With over 35 species described to date, Acanthoscurria (Ausserer 1871), is a large and wide ranging genus found throughout South America. Most are from Brazil but one species (A. chacoana) is found in the West Indies. All are large, terrestrial burrowers in their natural habitat but in captivity, most will thrive without one. Good display specimens as they rarely hide themselves away, they are voracious feeders making them a welcome and interesting addition to any collection. A standard terrestrial set-up is ideal, using slightly moist substrate,  an open water dish and a cork bark or flowerpot retreat (see housing for more information). Average temperatures and humidity percentages are also recommended. All possess urticating hair and the species most commonly kept in captivity will readily use them without much provocation. Most are nervous therefore unsuitable for handling.

Common species in captivity:

A. chacoana - Pocock, 1903 (Lesser Antilles).

A. chacoana - Brèthes, 1909

(Bolivia, Paraguay, Argentina).
Similar in colouration to 
L. parahybanaA. chacoana reaches a large size (some report a 7 - 8" legspan) and are voracious feeders. As a result, growth can be rapid in well fed specimens but they are rather skittish and will kick urticating hair at the slightest disturbance. Available as spiderlings in the hobby but problems have been reported with captive breeding. It seems that females may need longer to become sexually mature before becoming receptive to males and maybe only the largest females should be mated. Males are commonly attacked by unresponsive females so caution is advised if the male is to survive.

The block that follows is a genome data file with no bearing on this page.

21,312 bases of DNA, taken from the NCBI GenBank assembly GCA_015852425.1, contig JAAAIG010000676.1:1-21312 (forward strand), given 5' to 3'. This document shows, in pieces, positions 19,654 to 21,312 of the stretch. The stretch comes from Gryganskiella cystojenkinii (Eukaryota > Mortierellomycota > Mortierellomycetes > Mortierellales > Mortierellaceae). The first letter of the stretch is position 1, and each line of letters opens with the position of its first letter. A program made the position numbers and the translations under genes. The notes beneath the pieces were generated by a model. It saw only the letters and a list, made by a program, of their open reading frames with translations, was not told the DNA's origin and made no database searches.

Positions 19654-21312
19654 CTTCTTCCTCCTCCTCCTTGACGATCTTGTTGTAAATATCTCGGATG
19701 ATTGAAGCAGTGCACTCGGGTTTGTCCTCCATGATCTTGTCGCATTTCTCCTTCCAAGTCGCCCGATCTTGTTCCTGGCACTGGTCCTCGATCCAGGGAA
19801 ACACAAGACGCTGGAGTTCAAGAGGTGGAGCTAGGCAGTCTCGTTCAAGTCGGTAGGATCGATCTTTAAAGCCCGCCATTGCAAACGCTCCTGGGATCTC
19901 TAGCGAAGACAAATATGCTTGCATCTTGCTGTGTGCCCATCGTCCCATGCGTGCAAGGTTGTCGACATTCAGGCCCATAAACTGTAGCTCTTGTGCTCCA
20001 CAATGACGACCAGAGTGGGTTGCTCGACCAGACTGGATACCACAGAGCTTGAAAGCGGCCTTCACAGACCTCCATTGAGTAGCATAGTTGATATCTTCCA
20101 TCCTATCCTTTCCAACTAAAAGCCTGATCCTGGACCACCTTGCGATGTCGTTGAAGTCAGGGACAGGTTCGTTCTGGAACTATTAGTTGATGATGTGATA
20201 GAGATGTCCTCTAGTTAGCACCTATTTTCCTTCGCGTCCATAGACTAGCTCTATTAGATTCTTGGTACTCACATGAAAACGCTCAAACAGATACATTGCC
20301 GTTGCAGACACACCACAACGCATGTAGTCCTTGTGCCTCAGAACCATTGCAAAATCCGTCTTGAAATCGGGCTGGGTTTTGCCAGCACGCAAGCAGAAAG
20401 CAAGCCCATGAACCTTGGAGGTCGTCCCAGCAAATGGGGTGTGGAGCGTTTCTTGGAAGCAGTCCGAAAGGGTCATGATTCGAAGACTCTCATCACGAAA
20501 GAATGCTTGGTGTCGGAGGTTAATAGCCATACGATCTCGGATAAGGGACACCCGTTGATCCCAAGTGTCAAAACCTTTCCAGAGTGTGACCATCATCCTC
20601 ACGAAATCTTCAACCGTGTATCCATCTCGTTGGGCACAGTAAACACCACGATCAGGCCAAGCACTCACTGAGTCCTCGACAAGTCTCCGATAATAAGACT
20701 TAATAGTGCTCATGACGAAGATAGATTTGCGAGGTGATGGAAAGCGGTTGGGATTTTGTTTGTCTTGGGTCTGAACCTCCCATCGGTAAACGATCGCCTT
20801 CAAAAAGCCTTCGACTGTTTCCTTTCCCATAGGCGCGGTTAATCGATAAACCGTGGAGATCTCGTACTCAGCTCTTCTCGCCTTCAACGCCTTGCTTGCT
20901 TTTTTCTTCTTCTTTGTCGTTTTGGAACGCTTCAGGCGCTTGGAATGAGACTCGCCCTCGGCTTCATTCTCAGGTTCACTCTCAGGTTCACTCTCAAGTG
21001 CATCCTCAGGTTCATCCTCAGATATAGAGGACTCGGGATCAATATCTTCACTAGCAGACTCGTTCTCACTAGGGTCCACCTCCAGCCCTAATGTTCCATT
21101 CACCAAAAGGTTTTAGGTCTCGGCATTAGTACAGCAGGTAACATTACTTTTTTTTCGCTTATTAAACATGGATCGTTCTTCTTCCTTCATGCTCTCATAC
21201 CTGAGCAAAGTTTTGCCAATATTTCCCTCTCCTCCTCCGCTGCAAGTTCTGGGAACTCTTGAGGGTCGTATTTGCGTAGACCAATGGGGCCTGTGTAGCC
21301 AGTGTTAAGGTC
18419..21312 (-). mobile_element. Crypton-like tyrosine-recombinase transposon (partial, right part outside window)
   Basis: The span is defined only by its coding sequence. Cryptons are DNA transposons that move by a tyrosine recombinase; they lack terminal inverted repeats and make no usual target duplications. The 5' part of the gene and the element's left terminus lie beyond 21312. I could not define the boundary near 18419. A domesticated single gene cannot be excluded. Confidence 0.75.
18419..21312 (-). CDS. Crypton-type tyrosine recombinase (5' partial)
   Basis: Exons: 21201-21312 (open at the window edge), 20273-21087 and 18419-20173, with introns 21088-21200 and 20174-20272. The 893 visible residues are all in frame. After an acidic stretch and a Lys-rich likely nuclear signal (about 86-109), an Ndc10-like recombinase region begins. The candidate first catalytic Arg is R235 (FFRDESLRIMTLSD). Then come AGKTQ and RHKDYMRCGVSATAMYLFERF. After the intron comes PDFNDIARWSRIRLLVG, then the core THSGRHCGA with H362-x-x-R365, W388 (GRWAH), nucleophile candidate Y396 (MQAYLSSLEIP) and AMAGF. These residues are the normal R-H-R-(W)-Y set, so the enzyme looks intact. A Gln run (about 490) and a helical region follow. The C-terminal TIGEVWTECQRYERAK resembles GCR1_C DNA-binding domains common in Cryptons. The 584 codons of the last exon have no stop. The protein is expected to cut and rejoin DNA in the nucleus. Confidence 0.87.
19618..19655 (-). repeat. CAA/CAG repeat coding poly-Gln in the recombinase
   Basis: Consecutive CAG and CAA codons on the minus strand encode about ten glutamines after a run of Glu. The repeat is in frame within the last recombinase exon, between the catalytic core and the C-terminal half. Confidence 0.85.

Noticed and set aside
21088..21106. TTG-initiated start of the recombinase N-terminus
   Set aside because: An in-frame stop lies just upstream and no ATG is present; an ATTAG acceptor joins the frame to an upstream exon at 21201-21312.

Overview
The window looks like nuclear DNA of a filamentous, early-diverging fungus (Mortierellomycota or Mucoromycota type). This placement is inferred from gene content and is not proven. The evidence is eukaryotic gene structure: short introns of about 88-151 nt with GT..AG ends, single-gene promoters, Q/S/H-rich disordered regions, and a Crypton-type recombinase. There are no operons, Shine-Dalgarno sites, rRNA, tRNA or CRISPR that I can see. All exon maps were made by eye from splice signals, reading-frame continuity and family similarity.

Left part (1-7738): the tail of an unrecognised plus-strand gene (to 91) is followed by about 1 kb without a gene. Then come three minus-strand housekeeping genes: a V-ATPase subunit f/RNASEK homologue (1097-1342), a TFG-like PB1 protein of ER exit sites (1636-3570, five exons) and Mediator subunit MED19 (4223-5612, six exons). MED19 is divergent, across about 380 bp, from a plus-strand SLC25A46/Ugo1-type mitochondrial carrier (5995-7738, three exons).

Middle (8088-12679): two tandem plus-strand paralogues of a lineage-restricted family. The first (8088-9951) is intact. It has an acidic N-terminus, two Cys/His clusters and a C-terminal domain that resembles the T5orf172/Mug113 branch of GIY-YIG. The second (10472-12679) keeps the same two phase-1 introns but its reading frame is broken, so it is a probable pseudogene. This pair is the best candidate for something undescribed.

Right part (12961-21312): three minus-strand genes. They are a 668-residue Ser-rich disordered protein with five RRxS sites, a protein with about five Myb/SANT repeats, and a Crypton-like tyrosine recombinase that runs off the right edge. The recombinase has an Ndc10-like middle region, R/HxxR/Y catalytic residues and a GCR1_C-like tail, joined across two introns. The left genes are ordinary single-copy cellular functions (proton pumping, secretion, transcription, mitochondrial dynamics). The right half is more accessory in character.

A. geniculata - (C. L. Koch, 1841) (Brazil)
A relatively new species in the hobby, 
A. geniculata is one of the most beautiful tarantulas available. Initially this species commanded high prices but with successful breeding (it can produce many offspring), it has become well established in captivity. Growing to a large size, similar to the largest B. smithi, and stunningly marked with black, white and some pink, A. geniculata is a must in any collection. Fairly hardy in captivity and able to withstand lower humidity than most other South American species, they are more nervous than defensive but will readily kick urticating hair at the slightest disturbance. Females are voracious feeders taking several crickets at a time and will soon have an abdomen ready to burst. Growth is rapid in the early stages, slowing as the spider matures. Males have very long legs and the carapace has a more pink colouration as do the white bands on the legs. Mating is relatively simple and the female usually remains quite calm throughout. Incubation is around 3 months with a further 5 - 6 months before spiderlings emerge. Eggsacs commonly contain several hundred young.


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